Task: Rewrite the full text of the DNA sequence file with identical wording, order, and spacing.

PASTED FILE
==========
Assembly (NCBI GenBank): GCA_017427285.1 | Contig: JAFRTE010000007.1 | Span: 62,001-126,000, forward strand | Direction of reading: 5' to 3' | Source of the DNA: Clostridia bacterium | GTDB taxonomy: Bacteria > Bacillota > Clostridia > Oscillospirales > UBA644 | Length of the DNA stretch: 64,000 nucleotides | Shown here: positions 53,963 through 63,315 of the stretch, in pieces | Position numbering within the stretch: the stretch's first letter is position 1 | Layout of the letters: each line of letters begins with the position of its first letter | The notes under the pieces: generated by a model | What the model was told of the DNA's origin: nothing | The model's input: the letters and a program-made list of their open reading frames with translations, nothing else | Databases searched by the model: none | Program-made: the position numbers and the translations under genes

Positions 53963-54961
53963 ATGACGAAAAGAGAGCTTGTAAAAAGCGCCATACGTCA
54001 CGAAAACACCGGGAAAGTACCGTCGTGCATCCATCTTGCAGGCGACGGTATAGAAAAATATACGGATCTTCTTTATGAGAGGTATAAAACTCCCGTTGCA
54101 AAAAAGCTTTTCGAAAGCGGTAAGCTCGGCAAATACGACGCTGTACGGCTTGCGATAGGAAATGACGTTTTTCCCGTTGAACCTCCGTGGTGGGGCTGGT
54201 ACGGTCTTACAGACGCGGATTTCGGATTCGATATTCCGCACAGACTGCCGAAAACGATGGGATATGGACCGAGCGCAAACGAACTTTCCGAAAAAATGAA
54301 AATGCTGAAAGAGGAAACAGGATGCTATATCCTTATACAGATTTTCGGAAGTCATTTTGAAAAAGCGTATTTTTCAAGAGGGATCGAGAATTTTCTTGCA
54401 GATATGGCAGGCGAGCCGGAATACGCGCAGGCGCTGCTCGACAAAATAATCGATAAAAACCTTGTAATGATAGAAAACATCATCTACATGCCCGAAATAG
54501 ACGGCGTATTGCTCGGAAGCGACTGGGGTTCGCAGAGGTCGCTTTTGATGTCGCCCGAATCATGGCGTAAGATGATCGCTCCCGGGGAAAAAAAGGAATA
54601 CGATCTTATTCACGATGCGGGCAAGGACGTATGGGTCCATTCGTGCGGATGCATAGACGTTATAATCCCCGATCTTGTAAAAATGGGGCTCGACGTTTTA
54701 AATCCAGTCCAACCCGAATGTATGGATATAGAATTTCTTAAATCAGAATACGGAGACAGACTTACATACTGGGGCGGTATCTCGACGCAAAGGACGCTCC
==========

Assembly (NCBI GenBank): GCA_017427285.1 | Contig: JAFRTE010000007.1 | Span: 62,001-126,000, forward strand | Direction of reading: 5' to 3' | Source of the DNA: Clostridia bacterium | GTDB taxonomy: Bacteria > Bacillota > Clostridia > Oscillospirales > UBA644 | Length of the DNA stretch: 64,000 nucleotides | Shown here: positions 53,963 through 63,315 of the stretch, in pieces | Position numbering within the stretch: the stretch's first letter is position 1 | Layout of the letters: each line of letters begins with the position of its first letter | The notes under the pieces: generated by a model | What the model was told of the DNA's origin: nothing | The model's input: the letters and a program-made list of their open reading frames with translations, nothing else | Databases searched by the model: none | Program-made: the position numbers and the translations under genes

Positions 53963-54961
53963 ATGACGAAAAGAGAGCTTGTAAAAAGCGCCATACGTCA
54001 CGAAAACACCGGGAAAGTACCGTCGTGCATCCATCTTGCAGGCGACGGTATAGAAAAATATACGGATCTTCTTTATGAGAGGTATAAAACTCCCGTTGCA
54101 AAAAAGCTTTTCGAAAGCGGTAAGCTCGGCAAATACGACGCTGTACGGCTTGCGATAGGAAATGACGTTTTTCCCGTTGAACCTCCGTGGTGGGGCTGGT
54201 ACGGTCTTACAGACGCGGATTTCGGATTCGATATTCCGCACAGACTGCCGAAAACGATGGGATATGGACCGAGCGCAAACGAACTTTCCGAAAAAATGAA
54301 AATGCTGAAAGAGGAAACAGGATGCTATATCCTTATACAGATTTTCGGAAGTCATTTTGAAAAAGCGTATTTTTCAAGAGGGATCGAGAATTTTCTTGCA
54401 GATATGGCAGGCGAGCCGGAATACGCGCAGGCGCTGCTCGACAAAATAATCGATAAAAACCTTGTAATGATAGAAAACATCATCTACATGCCCGAAATAG
54501 ACGGCGTATTGCTCGGAAGCGACTGGGGTTCGCAGAGGTCGCTTTTGATGTCGCCCGAATCATGGCGTAAGATGATCGCTCCCGGGGAAAAAAAGGAATA
54601 CGATCTTATTCACGATGCGGGCAAGGACGTATGGGTCCATTCGTGCGGATGCATAGACGTTATAATCCCCGATCTTGTAAAAATGGGGCTCGACGTTTTA
54701 AATCCAGTCCAACCCGAATGTATGGATATAGAATTTCTTAAATCAGAATACGGAGACAGACTTACATACTGGGGCGGTATCTCGACGCAAAGGACGCTCC